Over the last year or so I’ve had the pleasure of getting to know Steve Wright. Active in youth ministry for over twenty years, Steve currently serves as Pastor of Student Ministries at Providence Baptist Church in Raleigh, NC. Last year he published a book entitled reThink: Decide for Yourself – is Student Ministry Working?. Having come to faith in the context of a high school youth ministry, but aware that many such individuals abandon Christianity during the college years, I read Steve’s book with great interest. I found it to be extremely insightful, biblical, and balanced.
Wright maintains (from Deuteronomy 6 and elsewhere) that parents have a primary responsibility for the discipleship of their children, both prior to and during the pivotal teen years. He calls upon youth pastors to come alongside parents in this venture, equipping both the students and their parents. Unfortunately, some parents see spiritual formation as the exclusive job of the youth pastor, who in turn too quickly accept the responsibility. The results have been disasterous: 58-84% of children from evangelical families are leaving the church as they enter adulthood (in their college years). The largest Protestant organization (the Southern Baptist Convention) saw a 35-40% reduction in baptisms among teens aged 12-17 over the last twenty-five years. With regard to biblical literacy, the data are equally perplexing: In a study of teenagers of which 70% were active in church youth groups, and 82% identified themselves as Christians, Barna found that 63% believe Muslims, Buddhists, Christians, Jews and all other people pray to the same god. While 87% believe Jesus was a real person who came to earth and 78% believe He was born of a virgin, 46% believe He committed sins and 51% believe He did not rise from the dead. 58% believe that all religious faiths teach equally valid truth. In response, Wright notes:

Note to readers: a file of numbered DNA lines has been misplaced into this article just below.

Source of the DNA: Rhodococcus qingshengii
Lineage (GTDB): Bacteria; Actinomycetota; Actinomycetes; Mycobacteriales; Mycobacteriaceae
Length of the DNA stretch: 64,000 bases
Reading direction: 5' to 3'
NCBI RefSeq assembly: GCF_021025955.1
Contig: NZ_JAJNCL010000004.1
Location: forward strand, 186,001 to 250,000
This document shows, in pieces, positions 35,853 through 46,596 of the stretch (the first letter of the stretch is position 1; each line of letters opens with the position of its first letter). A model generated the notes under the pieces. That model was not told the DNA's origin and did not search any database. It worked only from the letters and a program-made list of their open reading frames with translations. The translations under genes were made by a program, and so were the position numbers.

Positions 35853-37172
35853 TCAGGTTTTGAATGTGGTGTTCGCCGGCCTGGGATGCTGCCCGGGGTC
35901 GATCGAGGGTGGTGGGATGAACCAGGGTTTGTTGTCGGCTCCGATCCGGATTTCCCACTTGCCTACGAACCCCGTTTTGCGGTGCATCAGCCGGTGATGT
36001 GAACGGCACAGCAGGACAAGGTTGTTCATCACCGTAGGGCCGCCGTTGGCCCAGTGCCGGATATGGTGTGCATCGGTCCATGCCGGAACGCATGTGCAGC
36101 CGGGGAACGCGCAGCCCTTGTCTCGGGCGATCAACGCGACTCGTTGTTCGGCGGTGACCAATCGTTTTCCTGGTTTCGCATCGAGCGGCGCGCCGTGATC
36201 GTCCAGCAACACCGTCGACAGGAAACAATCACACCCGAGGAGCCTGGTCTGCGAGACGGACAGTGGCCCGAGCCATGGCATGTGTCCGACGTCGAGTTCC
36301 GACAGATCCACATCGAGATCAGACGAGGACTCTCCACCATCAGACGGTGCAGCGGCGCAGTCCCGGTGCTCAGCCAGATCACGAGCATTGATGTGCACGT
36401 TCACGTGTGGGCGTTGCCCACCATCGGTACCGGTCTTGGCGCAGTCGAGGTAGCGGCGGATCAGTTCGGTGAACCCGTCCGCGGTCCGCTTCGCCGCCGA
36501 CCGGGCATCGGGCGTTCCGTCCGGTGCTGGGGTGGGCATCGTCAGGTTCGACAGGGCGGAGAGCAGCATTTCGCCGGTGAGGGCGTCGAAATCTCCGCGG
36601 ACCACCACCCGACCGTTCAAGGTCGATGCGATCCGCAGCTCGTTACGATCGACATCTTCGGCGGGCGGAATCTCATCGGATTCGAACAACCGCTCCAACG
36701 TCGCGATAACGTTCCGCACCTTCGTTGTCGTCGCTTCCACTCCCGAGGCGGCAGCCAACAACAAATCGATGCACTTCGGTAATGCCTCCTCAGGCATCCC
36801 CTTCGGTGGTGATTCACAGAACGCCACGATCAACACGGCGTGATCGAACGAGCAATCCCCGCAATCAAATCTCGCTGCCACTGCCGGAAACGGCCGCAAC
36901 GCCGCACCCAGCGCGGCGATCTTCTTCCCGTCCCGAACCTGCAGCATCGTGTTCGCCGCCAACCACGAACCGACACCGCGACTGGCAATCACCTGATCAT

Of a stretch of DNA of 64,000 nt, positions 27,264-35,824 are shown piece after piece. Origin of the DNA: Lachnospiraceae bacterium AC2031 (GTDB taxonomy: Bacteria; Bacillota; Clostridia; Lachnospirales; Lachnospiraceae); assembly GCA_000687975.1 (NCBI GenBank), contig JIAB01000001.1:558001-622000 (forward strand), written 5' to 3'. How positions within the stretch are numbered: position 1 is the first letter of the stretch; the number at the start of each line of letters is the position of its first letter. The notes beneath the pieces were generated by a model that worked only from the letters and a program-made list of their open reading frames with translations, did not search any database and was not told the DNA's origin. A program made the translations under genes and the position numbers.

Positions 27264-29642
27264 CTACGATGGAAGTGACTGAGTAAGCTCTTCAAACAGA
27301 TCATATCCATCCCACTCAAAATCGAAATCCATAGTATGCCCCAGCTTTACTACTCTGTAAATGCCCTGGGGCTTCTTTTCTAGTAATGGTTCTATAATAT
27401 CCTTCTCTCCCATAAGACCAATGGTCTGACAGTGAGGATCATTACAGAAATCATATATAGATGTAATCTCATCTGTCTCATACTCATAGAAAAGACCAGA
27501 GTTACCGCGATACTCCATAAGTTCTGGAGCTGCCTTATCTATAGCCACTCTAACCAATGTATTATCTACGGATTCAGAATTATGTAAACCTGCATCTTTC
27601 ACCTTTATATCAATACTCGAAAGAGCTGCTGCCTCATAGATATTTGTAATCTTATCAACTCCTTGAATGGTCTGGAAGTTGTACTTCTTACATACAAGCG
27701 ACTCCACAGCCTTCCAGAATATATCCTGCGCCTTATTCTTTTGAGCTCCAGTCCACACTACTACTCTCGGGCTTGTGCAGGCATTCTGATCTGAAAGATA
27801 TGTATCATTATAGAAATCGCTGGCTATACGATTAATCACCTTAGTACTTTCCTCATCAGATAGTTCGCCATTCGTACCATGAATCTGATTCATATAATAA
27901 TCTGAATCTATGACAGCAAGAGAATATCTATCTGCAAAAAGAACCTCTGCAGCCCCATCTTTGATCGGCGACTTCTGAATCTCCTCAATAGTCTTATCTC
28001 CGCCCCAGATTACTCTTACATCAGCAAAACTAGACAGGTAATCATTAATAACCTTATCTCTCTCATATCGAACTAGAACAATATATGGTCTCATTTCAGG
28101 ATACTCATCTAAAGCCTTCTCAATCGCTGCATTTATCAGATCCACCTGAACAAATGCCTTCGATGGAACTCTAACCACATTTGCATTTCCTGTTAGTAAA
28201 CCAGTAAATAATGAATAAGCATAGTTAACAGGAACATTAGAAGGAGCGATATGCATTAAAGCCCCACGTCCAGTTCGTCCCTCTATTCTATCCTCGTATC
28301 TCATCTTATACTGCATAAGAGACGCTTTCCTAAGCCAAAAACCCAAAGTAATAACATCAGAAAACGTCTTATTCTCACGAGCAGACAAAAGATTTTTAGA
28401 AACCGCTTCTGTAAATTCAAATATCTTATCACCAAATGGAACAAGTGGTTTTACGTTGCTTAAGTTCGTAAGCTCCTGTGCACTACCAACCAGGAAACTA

“Student ministry in many cases has become the local YMCA or teen amusement park; students check in and out, but mostly out. After all, once they have experienced years of fun-and-games, all-you-can-eat, no-responsibility, free-from-parents amusement, then we have helped train their appetites for pleasure to find more alluring fulfillment in the adult world.”
ReThink is a sober yet hopeful plea to reconsider the common youth ministry paradigm whereby youth ministers are tacitly encouraged to prioritize quantity of students gathered (for events, outreaches, etc.) over quality of long-lasting discipleship. In preparation for tomorrow’s ReThink Conference, I interviewed Steve about his testimony and ministry. The next two posts will be the content of that interview, after which I’ll be live-blogging the Conference.